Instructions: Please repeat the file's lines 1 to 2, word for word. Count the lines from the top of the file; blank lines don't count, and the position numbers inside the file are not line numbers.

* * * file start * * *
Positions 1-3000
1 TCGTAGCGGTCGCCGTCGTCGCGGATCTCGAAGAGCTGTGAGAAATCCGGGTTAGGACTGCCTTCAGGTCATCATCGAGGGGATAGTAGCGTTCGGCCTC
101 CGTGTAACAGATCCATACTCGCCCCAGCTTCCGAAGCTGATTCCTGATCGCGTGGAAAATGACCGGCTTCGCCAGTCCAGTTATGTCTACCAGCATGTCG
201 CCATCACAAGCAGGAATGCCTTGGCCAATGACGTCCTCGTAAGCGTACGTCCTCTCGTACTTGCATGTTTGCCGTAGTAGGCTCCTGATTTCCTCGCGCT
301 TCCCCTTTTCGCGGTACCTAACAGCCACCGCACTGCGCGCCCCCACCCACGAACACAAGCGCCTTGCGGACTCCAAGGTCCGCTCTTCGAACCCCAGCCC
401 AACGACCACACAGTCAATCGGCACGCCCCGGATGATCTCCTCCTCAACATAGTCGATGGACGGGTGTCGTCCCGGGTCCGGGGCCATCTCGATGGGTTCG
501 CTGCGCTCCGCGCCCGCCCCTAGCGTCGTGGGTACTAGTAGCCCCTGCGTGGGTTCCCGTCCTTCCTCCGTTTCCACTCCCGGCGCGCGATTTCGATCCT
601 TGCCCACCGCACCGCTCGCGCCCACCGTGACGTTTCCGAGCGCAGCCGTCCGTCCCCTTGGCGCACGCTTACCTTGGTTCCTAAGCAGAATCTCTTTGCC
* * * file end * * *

Positions 1-3000
1 TCGTAGCGGTCGCCGTCGTCGCGGATCTCGAAGAGCTGTGAGAAATCCGGGTTAGGACTGCCTTCAGGTCATCATCGAGGGGATAGTAGCGTTCGGCCTC